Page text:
I enjoy working out and lifting weights is my workout of choice. Over the years I’ve read a lot of articles and research about lifting weights and the best ways to go about building muscle, burning, fat, and a lot of other topics in the health and nutrition sphere. I was listening to a podcast the other day about bodybuilding and I was struck by the speaker’s comment that the most important foundational principles of building an impressive physique hadn’t really changed in 50 years. Sure, there’s lots of new research since then and all kinds of different programs and machines and fads, but the core of a good program is essentially unchanged. As I was listening to his rationale I was struck by the similarities with personal finance that I wanted to share here.
The Basics are the Basics
The main building blocks of building a strong, muscular, and relatively lean body are timeless. It boils down to a solid exercise program and proper rest and nutrition. A weight lifting program that focuses on heavy compound exercises (such as squat/deadlift/press/bench) that gradually increases its weight/reps over time remains the most effective way for most people to get strong and fit. Diet should focus on quality foods with a slight caloric surplus for muscle gain or caloric deficit for fat loss. Combine a reasonable program with a good diet and sufficient sleep and you’re going to see results.
Those basic concepts might be relatively simple but that doesn’t mean they’re easy to execute. Sticking to quality foods in the right quantities is a challenge. Being consistent and sticking to a workout program is hard for many people. Beyond those barriers most of what people see in ads and on TV aren’t endorsing those basic fundamentals. It might be the most effective way to get stronger or leaner but talking about timeless fundamentals isn’t sexy. It doesn’t sell. Instead, so-called experts are pitching the latest greatest exercise program, trend, piece of equipment, etc.
It cracks me up seeing the fitness models selling the latest workout DVDs. They didn’t build their physiques doing P90x or beachbody DVD’s. They did it in the gym lifting progressively heavier weights… They also did it in the kitchen eating lean meats and vegetables.
Beyond trying to sell people on the latest fads, the fitness industry doesn’t do newcomers any service when they spend so much of their time splitting hairs over advanced nuances that don’t have much impact on most newcomers. There’s endless discussion over sets/reps, rest periods, how many days to workout, etc. And that doesn’t even get into ‘the best’ way to workout and debates between bodybuilding crossfit, high intensity interval training, and others.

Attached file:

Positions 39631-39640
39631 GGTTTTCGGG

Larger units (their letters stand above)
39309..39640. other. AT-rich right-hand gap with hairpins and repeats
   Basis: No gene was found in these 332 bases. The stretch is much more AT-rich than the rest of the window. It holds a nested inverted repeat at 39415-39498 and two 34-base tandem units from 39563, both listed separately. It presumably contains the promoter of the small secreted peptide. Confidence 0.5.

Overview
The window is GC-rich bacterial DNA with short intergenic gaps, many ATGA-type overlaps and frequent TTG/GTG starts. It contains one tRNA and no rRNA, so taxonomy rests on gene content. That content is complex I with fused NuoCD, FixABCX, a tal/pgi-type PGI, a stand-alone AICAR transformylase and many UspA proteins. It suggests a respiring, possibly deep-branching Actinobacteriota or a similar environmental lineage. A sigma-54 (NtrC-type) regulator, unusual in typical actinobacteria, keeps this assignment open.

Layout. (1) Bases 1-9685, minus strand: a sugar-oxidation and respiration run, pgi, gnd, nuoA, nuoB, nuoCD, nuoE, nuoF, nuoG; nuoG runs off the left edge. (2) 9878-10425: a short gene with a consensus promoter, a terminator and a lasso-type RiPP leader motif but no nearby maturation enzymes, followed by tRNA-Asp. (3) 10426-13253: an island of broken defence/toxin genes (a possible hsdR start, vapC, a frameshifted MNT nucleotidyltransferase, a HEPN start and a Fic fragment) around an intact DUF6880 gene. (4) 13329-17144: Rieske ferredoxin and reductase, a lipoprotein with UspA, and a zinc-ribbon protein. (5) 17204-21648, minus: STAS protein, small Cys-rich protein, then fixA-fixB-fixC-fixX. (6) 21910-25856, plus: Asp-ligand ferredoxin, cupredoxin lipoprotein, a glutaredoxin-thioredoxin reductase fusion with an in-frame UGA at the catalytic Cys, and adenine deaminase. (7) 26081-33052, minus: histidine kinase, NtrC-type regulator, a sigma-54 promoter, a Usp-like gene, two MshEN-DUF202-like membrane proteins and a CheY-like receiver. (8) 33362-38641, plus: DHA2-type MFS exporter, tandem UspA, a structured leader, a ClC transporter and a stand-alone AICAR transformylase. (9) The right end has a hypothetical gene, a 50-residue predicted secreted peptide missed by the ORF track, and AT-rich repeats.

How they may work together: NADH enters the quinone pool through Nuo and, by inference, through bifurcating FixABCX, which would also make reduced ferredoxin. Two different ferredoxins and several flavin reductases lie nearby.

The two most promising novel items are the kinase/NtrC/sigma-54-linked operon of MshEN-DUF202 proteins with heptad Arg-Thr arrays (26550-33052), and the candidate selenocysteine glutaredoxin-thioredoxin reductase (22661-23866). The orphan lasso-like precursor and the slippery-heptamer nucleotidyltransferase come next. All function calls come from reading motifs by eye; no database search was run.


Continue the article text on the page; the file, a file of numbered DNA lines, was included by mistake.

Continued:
Diets can be even more confusing. I think most people ‘know’ what kinds of foods they ‘should’ eat (lean meats, fruits, vegetables, etc.). But it seems like everything you read is debating the merits of keto or anti inflammatory diets or this or that. There’s a lot less attention paid to just eating quality foods and tracking the amounts you’re eating and your results.
Ultimately someone who finds a program emphasizing progressive overload of the major lifts and can stick to it over months while eating a quality diet is going to succeed. They just need to block out the other noise and make sure they’re executing those fundamentals.
The Basics of Personal Finance
Just like in personal fitness, I think the fundamentals of personal finance are basic principles that have proven timeless. These aren’t super complicated ideas, but just because they’re simple doesn’t mean they are easy to implement in real life!
So what are the basic fundamentals of personal finance?
- Spend less than you earn
- Start investing early
- Avoid credit card debt
- Build an emergency fund
- Develop an investment plan/strategy and stick to it
- Try to increase your earning potential over time
If you can nail those 6 fundamentals I think you’ll be ahead of the vast majority of people. There are plenty of other things that can help you achieve your financial goals but I think they’re all secondary to the basics above (automating your finances, maximizing retirement matches from employers, increasing your saving rate over time, budgeting, ensuring you’re properly insured, monitoring your credit, avoiding lifestyle inflation, etc.).
Just like in the fitness industry you’ll find a lot of noise and distraction in the finance industry. You could fill an ocean with different books that have been written about the best way to invest. There are different kinds of retirement accounts and differing suggestions of the best way to optimize your retirement savings.There are different methods/strategies to paying down debt. There are sales people pushing inappropriate products (i.e. high fee whole life insurance). But again if you get the fundamentals right you will be in a great position. You can optimize the details later and can even afford a few mistakes in other areas.
Time and Consistency are the keys to both fitness and personal finance
While you might feel more energetic and see some nice mental benefits and an energy boost when you start working out and eating well, seeing real results in the mirror takes time. However, if you stay consistent in your training and diet the progress you’ll see in the ensuing months can be significant (and amazing for those who stick to it for years!).
Similarly you might see a little boost in the short term when you implement a financial plan (i.e. no longer paying high interest on a credit card if you’re able to pay it off). But once you’ve saved consistently and allowed the power of compound interest to work its magic, the results can be life changing.
Scott Caufield, CFA, CPA